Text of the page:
Pittsburgh Penguins: 5 Keys to Hoisting the Cup in 2013
Christian Petersen/Getty Images
After 113 days of a grueling lockout, hockey is finally back!
NHL fans everywhere rejoiced when the news was finally broken early Sunday morning and now it's time to talk business and let the boys play.
Even in this strike-shortened season, the Pittsburgh Penguins are one of the favorites to win the Stanley Cup in 2013, but there are many key facets of the game they will need to perfect in order to do so.
Here are the five keys for the Pens in order to once again hoist the cup:
1. Continued Dominance from Evgeni Malkin
Harry How/Getty Images
Last year, Evgeni Malkin was without a doubt the MVP of the NHL.
His 109 points were 12 more than the closest scorer and he was the only player not named Steven Stamkos to eclipse the 50-goal mark. With Crosby out most of the season, Geno assumed the role of team leader and will need to continue his dominance if the Pens want any shot at being successful.
During the lockout, Malkin has been in Russia playing for the Metallurg Magnitogorsk in the KHL where he racked up 65 points in 37 games, giving him an unheard-of 1.76 points per game. The talent in the NHL will, without a doubt, give Malkin more trouble than its Kontinental counterparts, but it's good to see that he hasn't lost his scoring touch during the lockout.
2. A Healthy Sidney Crosby
Christian Petersen/Getty Images
Sidney Crosby is finally 100 percent and the work stoppage might have actually helped him make a full recovery. However, the question begs to be asked whether he can stay healthy for even a shortened 48-game season.
Although he played in the six playoff games last year, it was obvious that Sid wasn't hitting his full potential at year's end in spite of his eight points in those six games.
A healthy Crosby will add even more firepower to a Penguins offense that is already loaded and will be needed to stay with their division rivals, especially the Philadelphia Flyers and New York Rangers.
If Crosby plays to his full potential and stays healthy, the Pens should have no problem being a top seed come playoff time.
3. A Rebound Year from Marc-Andre Fleury
I was at this game, and this video still gives me chills.
Marc-Andre Fleury was one of the main reasons the Penguins won the Stanley Cup back in 2009, when he had a very respectable .908 save-percentage and 2.61 goals against average.
However, you would have thought he forgot to pack his talent with him to the playoffs last year. His save percentage dropped under 84 percent and he gave up nearly five goals per game and was one of the main reasons the Pens failed to get out of the first round.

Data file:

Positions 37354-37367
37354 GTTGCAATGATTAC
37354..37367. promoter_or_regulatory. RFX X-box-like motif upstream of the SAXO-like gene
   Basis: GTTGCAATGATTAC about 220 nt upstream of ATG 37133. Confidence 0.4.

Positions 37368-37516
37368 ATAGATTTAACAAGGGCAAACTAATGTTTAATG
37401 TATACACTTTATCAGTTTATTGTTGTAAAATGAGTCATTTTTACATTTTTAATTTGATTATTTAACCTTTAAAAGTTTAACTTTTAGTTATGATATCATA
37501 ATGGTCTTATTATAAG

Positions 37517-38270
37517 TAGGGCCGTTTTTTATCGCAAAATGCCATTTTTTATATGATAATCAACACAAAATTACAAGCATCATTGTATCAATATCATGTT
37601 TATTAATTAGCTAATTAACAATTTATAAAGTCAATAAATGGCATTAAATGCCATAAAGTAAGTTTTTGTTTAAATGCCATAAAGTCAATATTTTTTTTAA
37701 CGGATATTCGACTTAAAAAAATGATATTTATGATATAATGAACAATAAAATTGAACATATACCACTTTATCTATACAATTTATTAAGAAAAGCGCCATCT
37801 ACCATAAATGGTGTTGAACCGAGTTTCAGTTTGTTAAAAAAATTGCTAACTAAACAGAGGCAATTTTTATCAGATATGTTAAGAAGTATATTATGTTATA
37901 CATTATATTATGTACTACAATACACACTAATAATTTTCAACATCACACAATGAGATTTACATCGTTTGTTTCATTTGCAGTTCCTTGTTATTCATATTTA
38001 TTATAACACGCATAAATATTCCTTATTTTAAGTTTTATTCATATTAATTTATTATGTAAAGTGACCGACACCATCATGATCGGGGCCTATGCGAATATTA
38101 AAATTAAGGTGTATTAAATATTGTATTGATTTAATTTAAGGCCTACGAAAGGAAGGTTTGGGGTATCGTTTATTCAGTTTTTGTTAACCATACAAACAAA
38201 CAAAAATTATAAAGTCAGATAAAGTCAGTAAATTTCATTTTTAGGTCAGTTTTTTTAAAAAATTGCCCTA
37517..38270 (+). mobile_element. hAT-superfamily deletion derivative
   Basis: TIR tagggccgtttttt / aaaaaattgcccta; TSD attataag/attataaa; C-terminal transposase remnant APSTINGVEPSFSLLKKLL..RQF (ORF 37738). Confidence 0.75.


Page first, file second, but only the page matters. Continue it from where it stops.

His regular season numbers last year really weren't terrible though, as he was second in the NHL with 42 wins and amongst the top half of goaltenders with a 2.36 goals against average. There were times though where it seemed Head Coach Dan Bylsma could have hung a skate lace from the crossbar and had better luck stopping the puck.
Fleury will have to be on top of his game if the Pens want to have any shot at Lord Stanley in 2013.
4. Shutting Down Division Rivals
Nick Laham/Getty Images
I touched on it in the last slide, but the truth is that the Penguins play in the most difficult division in the NHL. The four teams with the most points in the Eastern Conference last year were all in the Atlantic Division (NYR - 109; PIT - 108; PHI - 103; NYD - 102) and all three will continue to be tough competition for the Pens in 2013.
There is no doubt the Penguins will be able to score, but stopping an escalated Rangers offense with the addition of Rick Nash, a dynamic Flyers force with MVP candidate Claude Giroux and the balanced attack of the Devils is going to be very difficult.
The 2013 schedule is yet to be released, but it will most likely feature an extensive amount of games against division rivals to reduce travel and squeeze in more contests. There is a good chance that the four aforementioned teams will all make the playoffs again, so figuring out their division rivals will be crucial for the Pens come puck drop.
5. Paul Martin Playing to His Potential
Jamie Sabau/Getty Images
Paul Martin was god-awful last year. I know it, you know it, everyone knows it. Now take into account that the Pens paid him $5.5 million last year, and that alone makes every Pens fan cringe.
Martin was never known for his offensive ability but, when he was signed I'm sure the front office thought he would help in the maturation of some of the younger defenseman and be a complement to Kris Letang's offensive ability, neither of which came to fruition.
The Pens lack depth on the blue line and he will more than likely be the one on the ice having to shut down players like Giroux, Nash, and Ilya Kovalchuk. All of the defensemen in black and gold will have to be better this year, but the most pressure is on the shoulders of the 6'1, 200 lb defenseman from Minneapolis.
Bruce Bennett/Getty Images
The Penguins are going to be a favorite for the Stanley Cup this year, but there are many keys to them making it back to the Finals for the third time in six years. They have arguably the best two players in the world in Crosby and Malkin up front, so scoring won't be an issue this year. The toughest challenge the Penguins face is whether or not they can stop the puck, from Marc-Andre Fleury on out.
I'm thankful that the lockout has finally reached an end and we can finally get back to talking about hockey. Drop the puck!